From their causes during the 1950s up to their application in contemporary cases on strict opportunity, these two tests have served to restrict the extent of lawful insurance under the Constitution and legitimize the interventionist propensities of the Indian state. Furthermore, this theory will examine the standards behind the activity of the two tests, their most conspicuous reactions, and the potential ramifications of the Court’s methodology. The Supreme Court’s choices on strict opportunity, I contend, epitomize the interventionist inclinations of the Indian state. The Court is an ideal climate to inspect the state’s way to deal with religion and its ramifications for strict opportunity. The discussions that happen in the court interface the exceptionally hypothetical contentions on secularism to prompt, unmistakable issues, felt profoundly by the country’s residents. Since the Supreme Court is entrusted with adjusting strict freedom with the state guideline of religion—two contending driving forces in the Constitution—its choices are significantly considerable for strict networks in India. Struggle is unavoidable. In completing its obligation to determine debates and decipher laws, the legal executive offers substance to the assurance of strict opportunity, and decides the level of limitation that can be put upon it.

Addressing the part of the courts, Tahir Mahmood expresses, “In the common India of our occasions, it is the tradition that must be adhered to that decides the extent of religion in the society, and the legal executive figures out what the laws identifying with the extent of religion state, mean, and require.”As Chatterjee watches, strict freedom is a fundamental nature of a common state A common state is needed to allow the free act of any religion, inside sensible limits. Dissecting the Supreme Court’s statute on religion will reveal insight into what restricts on strict opportunity are perceived to be sensible, and why. I recommend another motivation behind why it is judicious to think about the Indian Supreme Court’s arbitration on religion. A few ongoing cases have clarified that judges read, refer to, and consider grant on the Court’s methodology. Their commitment with this material will `definitely impact their dynamic. Surely, the Court is contained people, a few of whom bring a self-intelligent mentality to their decisions. That being the situation, the group of grant managing secularism, strict opportunity, and the Supreme Court isn’t as it were clear of the legal executive’s methodology, yet may even impact its course. In a perfect world, commitments to this control could advance the capacity for the appointed authorities to consider the more extensive setting of their decisions, maybe prompting more illuminated dynamic. The controversy surrounding a recent Supreme Court decision i.e. the sabrimala case and the triple talaq case llustrates the social and legal magnitude of religious freedom adjudication in India and the profound societal ramifications of the Supreme Court’s approach.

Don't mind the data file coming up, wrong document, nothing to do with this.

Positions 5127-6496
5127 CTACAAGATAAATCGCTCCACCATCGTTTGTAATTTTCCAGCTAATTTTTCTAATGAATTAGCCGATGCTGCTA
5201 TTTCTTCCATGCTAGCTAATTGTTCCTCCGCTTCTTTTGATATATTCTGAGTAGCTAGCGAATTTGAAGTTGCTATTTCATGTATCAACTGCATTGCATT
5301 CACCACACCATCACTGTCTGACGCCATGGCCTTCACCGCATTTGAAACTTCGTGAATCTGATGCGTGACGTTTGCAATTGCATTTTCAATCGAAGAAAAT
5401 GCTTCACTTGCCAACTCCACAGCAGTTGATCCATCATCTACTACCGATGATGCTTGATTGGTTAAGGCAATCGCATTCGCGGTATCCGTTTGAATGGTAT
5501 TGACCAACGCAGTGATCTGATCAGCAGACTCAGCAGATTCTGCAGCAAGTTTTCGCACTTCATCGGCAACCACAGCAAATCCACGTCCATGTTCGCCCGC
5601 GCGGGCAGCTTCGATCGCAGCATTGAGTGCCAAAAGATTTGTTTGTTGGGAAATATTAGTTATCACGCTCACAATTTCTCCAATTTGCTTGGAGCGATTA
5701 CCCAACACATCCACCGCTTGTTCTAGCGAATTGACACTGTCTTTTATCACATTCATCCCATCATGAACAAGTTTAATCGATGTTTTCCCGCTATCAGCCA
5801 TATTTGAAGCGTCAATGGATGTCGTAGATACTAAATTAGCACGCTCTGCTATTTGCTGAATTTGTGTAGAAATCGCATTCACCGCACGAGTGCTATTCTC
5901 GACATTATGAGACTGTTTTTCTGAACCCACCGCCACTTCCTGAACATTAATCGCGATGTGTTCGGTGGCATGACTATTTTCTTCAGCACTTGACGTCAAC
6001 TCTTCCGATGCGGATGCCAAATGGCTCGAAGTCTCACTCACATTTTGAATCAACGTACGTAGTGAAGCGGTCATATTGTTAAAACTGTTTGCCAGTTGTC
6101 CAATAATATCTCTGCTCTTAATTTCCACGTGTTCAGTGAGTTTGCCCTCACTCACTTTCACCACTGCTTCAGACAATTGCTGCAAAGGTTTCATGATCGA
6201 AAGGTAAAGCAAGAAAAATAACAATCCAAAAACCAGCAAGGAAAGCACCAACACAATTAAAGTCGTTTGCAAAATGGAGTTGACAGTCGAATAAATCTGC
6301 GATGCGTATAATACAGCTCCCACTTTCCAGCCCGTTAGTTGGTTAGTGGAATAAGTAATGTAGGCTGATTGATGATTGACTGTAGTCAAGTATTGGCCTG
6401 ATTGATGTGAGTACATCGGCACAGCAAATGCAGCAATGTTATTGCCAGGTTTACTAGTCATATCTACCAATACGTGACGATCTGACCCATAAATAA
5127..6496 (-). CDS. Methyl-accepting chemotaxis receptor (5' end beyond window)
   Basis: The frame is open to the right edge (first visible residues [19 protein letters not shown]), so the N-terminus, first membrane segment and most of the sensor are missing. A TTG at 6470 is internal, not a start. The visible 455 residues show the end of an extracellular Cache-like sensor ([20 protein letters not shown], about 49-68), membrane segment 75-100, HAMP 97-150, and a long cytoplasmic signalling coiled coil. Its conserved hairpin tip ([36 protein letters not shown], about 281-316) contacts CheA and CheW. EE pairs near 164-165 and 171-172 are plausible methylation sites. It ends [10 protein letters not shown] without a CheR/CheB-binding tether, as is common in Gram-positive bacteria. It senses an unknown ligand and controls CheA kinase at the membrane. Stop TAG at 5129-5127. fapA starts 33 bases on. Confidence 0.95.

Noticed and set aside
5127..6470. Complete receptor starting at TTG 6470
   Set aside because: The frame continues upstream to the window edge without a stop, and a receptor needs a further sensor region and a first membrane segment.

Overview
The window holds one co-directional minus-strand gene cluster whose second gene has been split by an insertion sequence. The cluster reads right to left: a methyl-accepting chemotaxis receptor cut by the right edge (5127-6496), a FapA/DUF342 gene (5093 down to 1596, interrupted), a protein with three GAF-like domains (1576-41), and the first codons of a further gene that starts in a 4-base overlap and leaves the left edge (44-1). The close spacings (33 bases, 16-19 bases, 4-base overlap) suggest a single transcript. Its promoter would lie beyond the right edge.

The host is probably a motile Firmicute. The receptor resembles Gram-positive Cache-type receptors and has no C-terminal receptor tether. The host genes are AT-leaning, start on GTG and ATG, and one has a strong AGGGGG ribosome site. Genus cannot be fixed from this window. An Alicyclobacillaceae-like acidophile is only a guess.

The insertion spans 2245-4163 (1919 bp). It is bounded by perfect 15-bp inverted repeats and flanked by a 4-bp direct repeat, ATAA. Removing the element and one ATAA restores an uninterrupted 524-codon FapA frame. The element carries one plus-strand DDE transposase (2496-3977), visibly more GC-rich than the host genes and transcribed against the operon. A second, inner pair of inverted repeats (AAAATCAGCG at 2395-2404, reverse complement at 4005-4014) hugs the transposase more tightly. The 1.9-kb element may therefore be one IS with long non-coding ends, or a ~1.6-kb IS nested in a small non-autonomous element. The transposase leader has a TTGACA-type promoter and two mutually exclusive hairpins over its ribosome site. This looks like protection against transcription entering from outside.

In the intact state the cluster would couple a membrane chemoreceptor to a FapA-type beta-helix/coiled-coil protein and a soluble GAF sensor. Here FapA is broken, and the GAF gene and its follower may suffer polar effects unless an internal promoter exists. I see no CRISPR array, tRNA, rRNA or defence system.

POLITICAL ASPECT

In sixty years we should have consolidated secularism and should have meet our politics of all traces of religious controversies and communal trappings .But it was not easy to translate the constitution Idea into practice in a society as complex as India. Indian state was categorised as solid state by Gunner Mysdal in Asian drama. And it remained soft towards Communism as well.The state remained not only soft towards Communism it also encouraged it, if it paid political dividends.The political role of Congress in early eighties was nothing but exploitation of religious sentiments to win over certain sections of Indian society.On the other hand the BJP which is not only the rightist but also a Hindu communal party choose to use religious controversial issues to capture power at the centre and some States mainly in Hendi heartland. India despite partition on the basis of religion resolve to be a secular state and promulgated its constitution in 1950 accepting equal rights for all the citizens irrespective of their caste, creed Or race. It was undoubtedly a great step forward. Thus,citizens was ,prioritized over religion and ethnicity. Citizenship and not religion became the fundamental category.At the same time all citizens were given the right to profess, practice and propagate their religion under article 25 of the Constitution. Gandhiji wrote In 1942,” religion is a personal matter which should have no place in politics.”He even went further and told a missionary “If I were a dictator, religion state would be separate, I swear by my religion I will die for it. But it is my personal affair. The state has nothing to do with it. However our politicians have completely adverse this situation.They mix religion with politics with vengeance and throw away values in the air.Religion without values like justice, equality, compassion, love, nonviolence, truth and sensitivity to other suffering is mere death ritual and if that empty ritual and not values associated with religion which our politicians do,it can be very deadly. That is what we have been witnessing since independence.

CONCLUSION

India is the world’s second-most crowded nation with more than 1.3 billion individuals and is the origin of four significant world religions: Hinduism, Buddhism, Sikhism, and Jainism. It is likewise home to around 180 million Muslims—just Indonesia and Pakistan have more. A little Christian minority incorporates around 30 million individuals. An authoritatively common country with a large number of ethnic gatherings and 22 authority dialects, free India has a long convention of strict resilience (with intermittent and some of the time genuine slips). Strict opportunity is unequivocally ensured under its constitution. Hindus represent a larger part (almost four-fifths) of the nation’s general population. Hindu patriotism has been a rising political power in late many years, by numerous records dissolving India’s common nature and prompting new attacks on the nation’s strict opportunities.